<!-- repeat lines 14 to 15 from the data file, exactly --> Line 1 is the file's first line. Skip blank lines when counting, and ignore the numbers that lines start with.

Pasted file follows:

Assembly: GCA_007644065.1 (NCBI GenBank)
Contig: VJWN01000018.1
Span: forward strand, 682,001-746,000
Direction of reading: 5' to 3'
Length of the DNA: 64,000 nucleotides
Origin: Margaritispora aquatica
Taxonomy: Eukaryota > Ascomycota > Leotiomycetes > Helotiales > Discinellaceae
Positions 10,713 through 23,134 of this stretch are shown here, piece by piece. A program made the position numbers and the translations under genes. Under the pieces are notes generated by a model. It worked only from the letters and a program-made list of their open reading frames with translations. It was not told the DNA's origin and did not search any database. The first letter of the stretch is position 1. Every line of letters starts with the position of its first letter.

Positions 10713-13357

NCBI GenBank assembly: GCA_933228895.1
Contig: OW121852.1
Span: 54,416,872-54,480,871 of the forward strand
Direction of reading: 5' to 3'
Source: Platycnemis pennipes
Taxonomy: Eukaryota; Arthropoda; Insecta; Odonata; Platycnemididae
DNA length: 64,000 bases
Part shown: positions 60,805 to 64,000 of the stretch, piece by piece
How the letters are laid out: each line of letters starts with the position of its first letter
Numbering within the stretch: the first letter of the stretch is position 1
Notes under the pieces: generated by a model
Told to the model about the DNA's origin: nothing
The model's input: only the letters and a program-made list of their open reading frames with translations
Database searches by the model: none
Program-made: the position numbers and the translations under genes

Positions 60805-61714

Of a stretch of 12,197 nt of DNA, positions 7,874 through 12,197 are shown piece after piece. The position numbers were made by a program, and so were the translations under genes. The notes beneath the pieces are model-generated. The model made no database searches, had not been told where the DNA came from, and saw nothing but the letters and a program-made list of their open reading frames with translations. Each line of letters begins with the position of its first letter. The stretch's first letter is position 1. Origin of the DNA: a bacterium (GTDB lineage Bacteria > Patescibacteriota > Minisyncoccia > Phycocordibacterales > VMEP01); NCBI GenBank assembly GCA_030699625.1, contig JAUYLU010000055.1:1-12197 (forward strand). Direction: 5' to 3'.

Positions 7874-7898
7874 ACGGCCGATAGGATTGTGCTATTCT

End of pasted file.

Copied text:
Source: Platycnemis pennipes
Taxonomy: Eukaryota; Arthropoda; Insecta; Odonata; Platycnemididae